New to Dentures

Dentures are prosthetics and unfortunately will not feel and perform the same way as your natural teeth. (See Implant Dentures for the closest option to natural teeth). Understanding common experiences and keeping a positive attitude are important for a successful transition. It’s rather difficult to accurately predict exact durations of recovery or adjustment periods, as few if any patients have identical experiences. Average periods of adjustment vary from a week to 6 or more months depending on each patient’s state of health, rate of healing, and degree of surgery complexity.

The first set of dentures (or new ones after extremely old ones) are always harder to get used to.  Be reassured that the body will adapt to the dentures and create a new normal of function.

Will the dentures look like real teeth or will they change my appearance?

  • In many cases, dentures are replacing poor or damaged teeth. Because of this, many people are happy and feel more comfortable smiling than they have before.
  • We hand craft and customize the dentures specifically for you.
  • You get to choose the color, size and style of teeth. We can match to personal photos or to a photo of a smile you would like recreated. Family members or friends are also welcome to come and provide a second opinion if so required, leaving the final decision to you.
  • We provide a wax “try in” denture that allows you to see what the dentures look like in your mouth. Esthetic changes can be done if needed (teeth size, shape and shade) to help make you more comfortable with an end product you will like.
  • Facial muscles and lips may feel stiff and unnatural but will soon relax and adjust to your new dentures.
  • Any unfamiliar object (the denture) in your mouth initially feels abnormally large. This feeling will pass as the denture starts to feel more normal.
  • Saliva glands become more active with any unfamiliar object in your mouth. Saliva production should return to normal within a few days as the denture is accepted as normal.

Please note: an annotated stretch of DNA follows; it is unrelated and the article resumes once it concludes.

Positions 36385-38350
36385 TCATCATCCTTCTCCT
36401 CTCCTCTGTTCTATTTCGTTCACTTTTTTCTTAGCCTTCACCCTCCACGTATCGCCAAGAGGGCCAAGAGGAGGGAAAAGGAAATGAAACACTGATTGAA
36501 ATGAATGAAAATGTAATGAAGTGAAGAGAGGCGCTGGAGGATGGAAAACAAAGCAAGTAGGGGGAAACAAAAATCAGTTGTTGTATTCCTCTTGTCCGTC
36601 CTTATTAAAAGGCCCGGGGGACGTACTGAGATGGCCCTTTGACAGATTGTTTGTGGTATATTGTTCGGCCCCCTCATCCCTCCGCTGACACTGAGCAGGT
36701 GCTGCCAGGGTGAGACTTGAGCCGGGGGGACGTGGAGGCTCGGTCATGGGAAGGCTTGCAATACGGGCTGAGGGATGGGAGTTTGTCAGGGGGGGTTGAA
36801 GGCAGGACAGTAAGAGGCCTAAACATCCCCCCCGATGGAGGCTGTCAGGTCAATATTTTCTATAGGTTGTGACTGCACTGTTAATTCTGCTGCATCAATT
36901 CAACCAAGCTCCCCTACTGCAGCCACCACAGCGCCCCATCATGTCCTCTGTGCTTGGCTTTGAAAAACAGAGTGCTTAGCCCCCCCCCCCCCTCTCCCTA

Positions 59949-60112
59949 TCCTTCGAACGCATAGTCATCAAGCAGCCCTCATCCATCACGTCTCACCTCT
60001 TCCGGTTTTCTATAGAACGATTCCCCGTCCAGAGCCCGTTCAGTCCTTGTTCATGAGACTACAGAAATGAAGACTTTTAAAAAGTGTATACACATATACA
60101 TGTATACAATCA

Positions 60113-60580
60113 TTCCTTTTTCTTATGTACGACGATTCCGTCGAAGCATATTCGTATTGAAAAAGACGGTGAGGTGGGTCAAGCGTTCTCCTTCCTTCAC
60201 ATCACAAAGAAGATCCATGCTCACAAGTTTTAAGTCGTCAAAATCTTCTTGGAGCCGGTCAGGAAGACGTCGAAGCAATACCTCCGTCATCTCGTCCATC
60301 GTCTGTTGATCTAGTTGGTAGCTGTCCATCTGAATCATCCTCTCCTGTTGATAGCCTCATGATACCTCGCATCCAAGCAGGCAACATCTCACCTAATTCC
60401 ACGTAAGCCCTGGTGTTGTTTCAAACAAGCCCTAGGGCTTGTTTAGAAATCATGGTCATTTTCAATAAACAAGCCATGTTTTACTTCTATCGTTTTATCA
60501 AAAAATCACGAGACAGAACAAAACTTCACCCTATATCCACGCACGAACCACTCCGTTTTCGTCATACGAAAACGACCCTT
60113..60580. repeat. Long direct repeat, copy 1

• Tongue and cheek muscles try to push the unfamiliar denture out of your mouth, creating the sensation of a moving denture.
  • This sensation will lessen as the muscles adjust and instead start to work to hold the dentures in place. Closing your mouth and lips and sucking gently on your dentures will help retrain your senses and help eliminate the feeling of looseness.
  • Lisping, whistling, spitting and the sensation of a floating lower denture are common as your tongue adjusts to where it contacts to form words.
  • Small adjustments can help with these speech issues. With patience and by practicing and repeating difficult words or reading aloud, your speech will greatly improve.
  • Tissues in the mouth are very sensitive, and sore or pressure spots may result before they completely adjust to the new dentures.
  • If a sore spot lasts more than 3-4 days, it should be adjusted by the denturist or it will only get worse and aggravate the tissues more. Dentures do not need broken in nor the gums to be toughened up. It’s important to get adjustments when needed.
  • Adjustments during the first few weeks are common.
  • Using a salt water rinse (1/2 – 1 tsp salt to 1 cup warm water) three times a day can help heal the irritated area or a product like Oxyfresh Dental Gel.
  • This transition may be the most challenging and take as long as 6 months or more.
  • The mouth must retrain the tongue, cheek and lip muscles to keep the dentures in place during chewing and speaking.
  • The successful chewing with your dentures depends on your determination, practice and patience with your progress.
  • It is best to begin with very small bites of soft food, placed evenly on both sides of your mouth, chewing slowly and gently in an up and down motion.
  • Use the teeth to the side of the front ones for hard food such as carrots and apples.
  • It’s not recommended to bite off anything with your front teeth due to the pressure which may dislodge the denture and snap off teeth.